Arcadian Functor

occasional meanderings in physics' brave new world

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Marni D. Sheppeard

Thursday, August 16, 2007

Towards the Light

Jason D. Padgett, a student at Tommaso Dorigo's blog, who has to my knowledge previously been ignored, left an interesting comment, an edited version of which I shall post here.
Hello again, thanks for the comment. Some were not as kind ... The equation I am referring to comes from the Planck constant and the pure geometry of space time. What I did initially was to try to draw ... the structure of space time keeping in mind Planck’s constant. In other words ... every time you move through space you must move exactly one or whole multiples of one Planck constant.
Don't take this literally to mean spacetime, but think of it as a local model for spacetime, in which there is a proper notion of local Planck scale. Carrying on:
Planck constants also vibrate at the speed of light. What causes the Planck constants to vibrate is uncertainty ... Anyway, once you have a grid drawn with Planck lengths and you start them vibrating (from uncertainty) you will see that at specific points the Plancks will collide with each other at the speed of light ...
OK, so this is kind of fun, but is it telling us something interesting? Next we have:
When you draw this diagram the only shape that space time can take is a 2 dimensional hexagon or 3 dimensional cube ...
Heisenberg's hexagons from fractals! Now that's cool. I'm hoping to take a closer look at his work.

5 Comments:

Anonymous Anonymous said...

Jason D. Padgett said:
"... from the Planck constant and the pure geometry of space time ... try to draw ... the structure of space time keeping in mind Planck’s constant.
In other words ... every time you move through space you must move exactly one or whole multiples of one Planck constant. ...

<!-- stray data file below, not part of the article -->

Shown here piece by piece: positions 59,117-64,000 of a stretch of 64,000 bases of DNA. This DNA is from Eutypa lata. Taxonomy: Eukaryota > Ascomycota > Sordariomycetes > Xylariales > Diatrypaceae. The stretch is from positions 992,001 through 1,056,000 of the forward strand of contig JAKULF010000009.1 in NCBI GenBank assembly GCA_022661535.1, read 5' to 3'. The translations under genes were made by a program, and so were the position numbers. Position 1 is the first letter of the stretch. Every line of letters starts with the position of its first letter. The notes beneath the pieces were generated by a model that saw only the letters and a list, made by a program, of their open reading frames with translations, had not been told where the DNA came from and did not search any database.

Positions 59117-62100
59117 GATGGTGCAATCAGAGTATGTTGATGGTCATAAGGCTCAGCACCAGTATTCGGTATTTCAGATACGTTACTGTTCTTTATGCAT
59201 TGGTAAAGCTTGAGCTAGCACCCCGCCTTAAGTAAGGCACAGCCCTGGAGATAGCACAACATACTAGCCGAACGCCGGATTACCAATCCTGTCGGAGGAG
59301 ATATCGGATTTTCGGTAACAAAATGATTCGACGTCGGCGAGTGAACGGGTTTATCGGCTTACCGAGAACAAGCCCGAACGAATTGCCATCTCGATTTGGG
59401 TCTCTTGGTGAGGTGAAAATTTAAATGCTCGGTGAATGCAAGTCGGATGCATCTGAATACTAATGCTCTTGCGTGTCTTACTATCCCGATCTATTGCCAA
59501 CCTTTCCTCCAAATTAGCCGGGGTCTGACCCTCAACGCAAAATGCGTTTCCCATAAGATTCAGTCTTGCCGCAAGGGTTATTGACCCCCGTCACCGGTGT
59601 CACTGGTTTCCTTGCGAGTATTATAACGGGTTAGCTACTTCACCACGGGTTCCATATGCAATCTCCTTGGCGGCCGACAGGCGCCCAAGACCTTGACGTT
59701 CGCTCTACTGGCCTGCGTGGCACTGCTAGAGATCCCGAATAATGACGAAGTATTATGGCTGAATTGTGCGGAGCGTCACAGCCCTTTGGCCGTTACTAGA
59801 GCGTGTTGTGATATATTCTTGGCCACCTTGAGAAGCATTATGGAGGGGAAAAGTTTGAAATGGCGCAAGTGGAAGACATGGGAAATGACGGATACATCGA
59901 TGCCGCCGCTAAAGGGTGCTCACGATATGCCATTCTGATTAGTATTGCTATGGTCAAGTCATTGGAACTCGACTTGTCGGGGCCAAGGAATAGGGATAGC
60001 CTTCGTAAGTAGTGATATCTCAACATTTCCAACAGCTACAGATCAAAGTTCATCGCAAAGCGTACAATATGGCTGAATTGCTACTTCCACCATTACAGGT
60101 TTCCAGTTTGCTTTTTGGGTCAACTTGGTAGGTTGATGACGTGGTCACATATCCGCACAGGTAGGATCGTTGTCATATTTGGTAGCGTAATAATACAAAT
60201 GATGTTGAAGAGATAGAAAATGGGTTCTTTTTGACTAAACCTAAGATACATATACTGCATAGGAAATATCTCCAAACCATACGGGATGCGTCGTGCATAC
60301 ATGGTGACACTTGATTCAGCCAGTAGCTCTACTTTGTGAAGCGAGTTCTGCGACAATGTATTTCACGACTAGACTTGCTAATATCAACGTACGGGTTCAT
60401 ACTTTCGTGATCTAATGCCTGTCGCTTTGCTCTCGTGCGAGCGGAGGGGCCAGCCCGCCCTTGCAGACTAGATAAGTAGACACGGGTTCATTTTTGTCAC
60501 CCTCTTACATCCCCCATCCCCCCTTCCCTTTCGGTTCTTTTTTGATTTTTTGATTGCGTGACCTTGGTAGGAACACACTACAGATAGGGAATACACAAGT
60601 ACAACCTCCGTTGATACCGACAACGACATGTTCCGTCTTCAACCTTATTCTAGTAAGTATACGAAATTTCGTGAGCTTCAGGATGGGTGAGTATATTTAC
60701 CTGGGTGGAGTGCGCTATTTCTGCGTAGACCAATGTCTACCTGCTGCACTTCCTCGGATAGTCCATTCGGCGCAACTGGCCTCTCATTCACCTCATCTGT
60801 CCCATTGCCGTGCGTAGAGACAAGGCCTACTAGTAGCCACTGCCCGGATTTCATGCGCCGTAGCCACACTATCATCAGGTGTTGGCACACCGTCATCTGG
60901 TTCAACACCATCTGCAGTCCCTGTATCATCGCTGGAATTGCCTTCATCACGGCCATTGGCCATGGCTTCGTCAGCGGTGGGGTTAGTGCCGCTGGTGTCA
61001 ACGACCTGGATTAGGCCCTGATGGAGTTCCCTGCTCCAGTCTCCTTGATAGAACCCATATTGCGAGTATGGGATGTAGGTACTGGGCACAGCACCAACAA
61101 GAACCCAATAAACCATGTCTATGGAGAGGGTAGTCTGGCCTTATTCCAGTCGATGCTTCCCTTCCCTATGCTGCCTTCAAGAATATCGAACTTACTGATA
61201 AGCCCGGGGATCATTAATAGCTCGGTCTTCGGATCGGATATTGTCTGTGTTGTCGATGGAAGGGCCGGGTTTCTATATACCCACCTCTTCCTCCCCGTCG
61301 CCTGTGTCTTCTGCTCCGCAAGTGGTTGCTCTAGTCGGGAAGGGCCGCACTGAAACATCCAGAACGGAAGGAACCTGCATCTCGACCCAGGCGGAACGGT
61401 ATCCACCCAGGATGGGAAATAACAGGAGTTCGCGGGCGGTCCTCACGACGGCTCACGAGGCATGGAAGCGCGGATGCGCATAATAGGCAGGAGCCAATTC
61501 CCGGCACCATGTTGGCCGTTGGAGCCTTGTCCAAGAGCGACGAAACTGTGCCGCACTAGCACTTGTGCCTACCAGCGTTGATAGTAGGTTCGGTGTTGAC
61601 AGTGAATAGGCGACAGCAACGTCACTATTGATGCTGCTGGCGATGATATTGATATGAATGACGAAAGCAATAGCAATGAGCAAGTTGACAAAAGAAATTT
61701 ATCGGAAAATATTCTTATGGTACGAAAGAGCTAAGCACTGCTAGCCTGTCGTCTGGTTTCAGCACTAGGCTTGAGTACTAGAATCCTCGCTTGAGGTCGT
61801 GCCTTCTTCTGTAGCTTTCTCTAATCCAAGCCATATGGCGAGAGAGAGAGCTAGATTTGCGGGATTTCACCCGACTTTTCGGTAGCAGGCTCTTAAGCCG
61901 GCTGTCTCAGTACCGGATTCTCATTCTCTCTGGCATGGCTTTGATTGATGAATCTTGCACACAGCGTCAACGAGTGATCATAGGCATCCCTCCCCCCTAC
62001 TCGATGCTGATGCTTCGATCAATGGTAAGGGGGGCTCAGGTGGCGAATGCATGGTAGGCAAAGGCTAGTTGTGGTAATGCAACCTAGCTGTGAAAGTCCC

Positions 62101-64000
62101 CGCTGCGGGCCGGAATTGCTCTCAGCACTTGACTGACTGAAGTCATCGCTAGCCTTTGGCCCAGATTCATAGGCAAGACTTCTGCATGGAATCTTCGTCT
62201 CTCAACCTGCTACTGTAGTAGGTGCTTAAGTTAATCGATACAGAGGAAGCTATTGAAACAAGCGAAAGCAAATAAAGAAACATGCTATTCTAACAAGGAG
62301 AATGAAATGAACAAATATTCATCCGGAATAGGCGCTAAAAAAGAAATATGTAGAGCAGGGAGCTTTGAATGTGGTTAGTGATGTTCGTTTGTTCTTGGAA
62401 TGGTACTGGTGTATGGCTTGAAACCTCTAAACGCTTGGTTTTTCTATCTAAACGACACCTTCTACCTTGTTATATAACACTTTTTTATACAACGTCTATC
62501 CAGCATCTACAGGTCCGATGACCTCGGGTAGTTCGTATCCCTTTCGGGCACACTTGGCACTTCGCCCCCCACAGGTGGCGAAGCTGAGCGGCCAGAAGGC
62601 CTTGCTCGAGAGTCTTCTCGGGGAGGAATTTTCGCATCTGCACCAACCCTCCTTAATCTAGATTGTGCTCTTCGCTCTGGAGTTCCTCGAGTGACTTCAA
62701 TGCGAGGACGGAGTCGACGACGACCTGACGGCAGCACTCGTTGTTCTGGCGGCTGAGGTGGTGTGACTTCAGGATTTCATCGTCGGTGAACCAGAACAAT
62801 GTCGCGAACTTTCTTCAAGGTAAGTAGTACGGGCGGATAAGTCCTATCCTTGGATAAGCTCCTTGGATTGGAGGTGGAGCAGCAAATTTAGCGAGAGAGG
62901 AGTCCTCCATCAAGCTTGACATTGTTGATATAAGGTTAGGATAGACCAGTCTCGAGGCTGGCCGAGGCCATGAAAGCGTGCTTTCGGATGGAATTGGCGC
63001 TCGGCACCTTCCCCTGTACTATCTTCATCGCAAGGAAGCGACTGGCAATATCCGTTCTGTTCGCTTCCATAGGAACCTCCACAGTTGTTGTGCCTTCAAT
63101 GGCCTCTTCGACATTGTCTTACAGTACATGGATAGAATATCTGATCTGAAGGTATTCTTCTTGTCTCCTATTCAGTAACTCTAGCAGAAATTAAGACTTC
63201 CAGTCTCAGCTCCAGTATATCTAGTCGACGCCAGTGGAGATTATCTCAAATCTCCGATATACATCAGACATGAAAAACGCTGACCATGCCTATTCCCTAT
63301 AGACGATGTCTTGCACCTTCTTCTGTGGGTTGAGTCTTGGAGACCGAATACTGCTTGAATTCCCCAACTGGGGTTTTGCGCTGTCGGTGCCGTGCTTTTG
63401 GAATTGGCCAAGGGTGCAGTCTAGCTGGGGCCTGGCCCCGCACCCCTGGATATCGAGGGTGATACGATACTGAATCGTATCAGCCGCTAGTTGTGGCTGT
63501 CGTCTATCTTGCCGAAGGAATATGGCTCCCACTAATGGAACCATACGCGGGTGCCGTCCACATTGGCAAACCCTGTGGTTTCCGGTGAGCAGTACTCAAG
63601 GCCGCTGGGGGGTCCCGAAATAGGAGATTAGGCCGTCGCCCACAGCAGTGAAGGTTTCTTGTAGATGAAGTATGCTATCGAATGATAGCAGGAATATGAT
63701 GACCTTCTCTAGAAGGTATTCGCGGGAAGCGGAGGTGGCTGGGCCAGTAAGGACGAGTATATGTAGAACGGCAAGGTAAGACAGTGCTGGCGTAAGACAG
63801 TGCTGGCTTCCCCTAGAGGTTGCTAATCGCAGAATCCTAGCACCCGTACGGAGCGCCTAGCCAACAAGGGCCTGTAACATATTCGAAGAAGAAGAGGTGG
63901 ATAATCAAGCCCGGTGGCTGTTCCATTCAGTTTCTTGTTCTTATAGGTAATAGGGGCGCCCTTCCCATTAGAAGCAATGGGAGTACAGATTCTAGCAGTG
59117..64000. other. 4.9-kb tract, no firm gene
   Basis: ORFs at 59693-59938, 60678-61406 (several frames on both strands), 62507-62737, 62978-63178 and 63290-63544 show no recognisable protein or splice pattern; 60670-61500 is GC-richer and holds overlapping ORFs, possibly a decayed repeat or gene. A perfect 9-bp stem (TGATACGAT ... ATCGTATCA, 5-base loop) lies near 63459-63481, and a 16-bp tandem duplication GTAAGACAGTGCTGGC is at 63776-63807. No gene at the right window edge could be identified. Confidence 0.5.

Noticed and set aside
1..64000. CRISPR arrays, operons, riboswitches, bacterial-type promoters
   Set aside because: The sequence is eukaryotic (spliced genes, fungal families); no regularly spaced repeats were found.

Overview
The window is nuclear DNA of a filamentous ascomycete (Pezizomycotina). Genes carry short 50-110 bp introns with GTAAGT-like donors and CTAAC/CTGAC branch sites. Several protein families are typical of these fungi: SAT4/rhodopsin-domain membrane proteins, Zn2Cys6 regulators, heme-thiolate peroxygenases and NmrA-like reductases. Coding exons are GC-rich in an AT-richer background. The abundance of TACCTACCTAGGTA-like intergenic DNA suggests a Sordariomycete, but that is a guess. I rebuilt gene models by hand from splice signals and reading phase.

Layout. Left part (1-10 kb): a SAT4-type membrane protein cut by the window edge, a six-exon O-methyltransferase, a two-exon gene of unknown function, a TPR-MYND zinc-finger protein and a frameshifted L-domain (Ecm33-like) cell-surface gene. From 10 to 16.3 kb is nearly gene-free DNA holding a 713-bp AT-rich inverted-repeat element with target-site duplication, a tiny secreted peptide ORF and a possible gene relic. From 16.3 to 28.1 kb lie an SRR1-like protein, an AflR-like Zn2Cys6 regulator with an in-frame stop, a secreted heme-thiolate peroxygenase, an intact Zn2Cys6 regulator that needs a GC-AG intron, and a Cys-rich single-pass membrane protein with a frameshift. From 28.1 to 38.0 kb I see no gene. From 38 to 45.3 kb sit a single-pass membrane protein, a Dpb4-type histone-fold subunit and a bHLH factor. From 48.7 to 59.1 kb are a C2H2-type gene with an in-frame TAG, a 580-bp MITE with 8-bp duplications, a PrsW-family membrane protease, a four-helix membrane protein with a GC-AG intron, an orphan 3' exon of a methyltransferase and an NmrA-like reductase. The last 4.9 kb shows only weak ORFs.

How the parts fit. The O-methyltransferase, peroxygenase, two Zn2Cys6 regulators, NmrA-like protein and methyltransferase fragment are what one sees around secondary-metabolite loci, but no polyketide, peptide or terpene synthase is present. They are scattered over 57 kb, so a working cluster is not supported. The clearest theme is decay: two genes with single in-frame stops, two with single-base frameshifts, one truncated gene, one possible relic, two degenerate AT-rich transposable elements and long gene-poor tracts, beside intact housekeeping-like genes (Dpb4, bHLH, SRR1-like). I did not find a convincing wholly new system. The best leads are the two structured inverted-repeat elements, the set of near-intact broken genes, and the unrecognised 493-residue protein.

the only shape that space time can take is a 2 dimensional hexagon or 3 dimensional cube . ...".

I agree with Jason D. Padgett that spacetime is fundamentally a lattice, each bit of which is Planck-constant size.
My view is that
hbar is the uncertainty product of the Planck Energy and the Planck Time: hbar =
= Mplanck^2 G / c = c^2 Mplanck^2 G / c^3 =
= ( c^2 Mplanck ) ( Mplanck^2 G / c^3 ) =
= Eplanck Tplanck
so that,
if you use Energy-Time uncertainty,
then
hbar is the uncertainty probability for Gravitons to create a new bit of SpaceTime.

However, I do not agree that "... he only shape that space time can take is a 2 dimensional hexagon or 3 dimensional cube ...".

For example,
a high-energy 8-dim lattice spacetime can come from E8 lattice structure,
and
down at the low energies of our experiments, a 4-dimensional HyperDiamond Feynman Checkerboard is realistic.

My relevant web pages are at
www.valdostamuseum.org/hamsmith/simph.html
www.valdostamuseum.org/hamsmith/ClifTensorGeom.html
www.valdostamuseum.org/hamsmith/USGRFckb.html

Tony Smith

August 16, 2007 1:00 PM  
Blogger Kea said...

Hi Tony. Well, until he shows us the details of his work it isn't clear what he means by hexagons and cubes, but I know what I mean by hexagons and cubes, which is something sufficiently abstract to allow E8 lattices and all sorts of other goodies!

August 16, 2007 1:15 PM  
Blogger L. Riofrio said...

As bees know, the most efficient way of packing spaces is by hexagons. 6-sided cubes have correspondences to hexagos too. There might be something to this. Lattice idea deserves to be explored.

August 18, 2007 4:40 AM  
Anonymous a quantum diaries survivor said...

Hi Kea,

funny - I never considered seriously the ideas of Jason, mainly because I do not understand the stuff enough. But I am happy you picked it up... Only, if Jason becomes the next Einstein, I will be jealous because you will be the discoverer of his talent, not me :)

Cheers,
T.

August 18, 2007 8:41 AM  
Blogger Kea said...

Hi Tommaso! I don't think that's likely.

August 18, 2007 9:58 AM  

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